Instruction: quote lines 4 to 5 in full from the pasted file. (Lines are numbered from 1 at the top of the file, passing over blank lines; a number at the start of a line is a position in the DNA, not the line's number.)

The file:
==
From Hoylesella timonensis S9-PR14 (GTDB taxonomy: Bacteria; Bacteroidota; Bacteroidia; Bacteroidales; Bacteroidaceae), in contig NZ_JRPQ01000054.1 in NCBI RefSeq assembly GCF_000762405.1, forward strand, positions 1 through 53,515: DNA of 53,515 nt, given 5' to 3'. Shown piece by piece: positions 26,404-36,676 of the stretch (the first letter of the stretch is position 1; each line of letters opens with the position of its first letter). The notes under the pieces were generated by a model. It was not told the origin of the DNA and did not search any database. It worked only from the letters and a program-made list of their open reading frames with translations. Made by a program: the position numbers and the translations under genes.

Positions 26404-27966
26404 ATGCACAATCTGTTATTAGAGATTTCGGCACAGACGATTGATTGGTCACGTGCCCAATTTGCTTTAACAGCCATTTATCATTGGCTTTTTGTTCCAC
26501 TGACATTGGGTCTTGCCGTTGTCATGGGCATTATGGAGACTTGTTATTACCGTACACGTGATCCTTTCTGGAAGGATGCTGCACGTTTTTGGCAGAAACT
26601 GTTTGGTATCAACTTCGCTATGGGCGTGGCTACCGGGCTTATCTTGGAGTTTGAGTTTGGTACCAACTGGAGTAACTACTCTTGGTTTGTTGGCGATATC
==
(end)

26501 TGACATTGGGTCTTGCCGTTGTCATGGGCATTATGGAGACTTGTTATTACCGTACACGTGATCCTTTCTGGAAGGATGCTGCACGTTTTTGGCAGAAACT
26601 GTTTGGTATCAACTTCGCTATGGGCGTGGCTACCGGGCTTATCTTGGAGTTTGAGTTTGGTACCAACTGGAGTAACTACTCTTGGTTTGTTGGCGATATC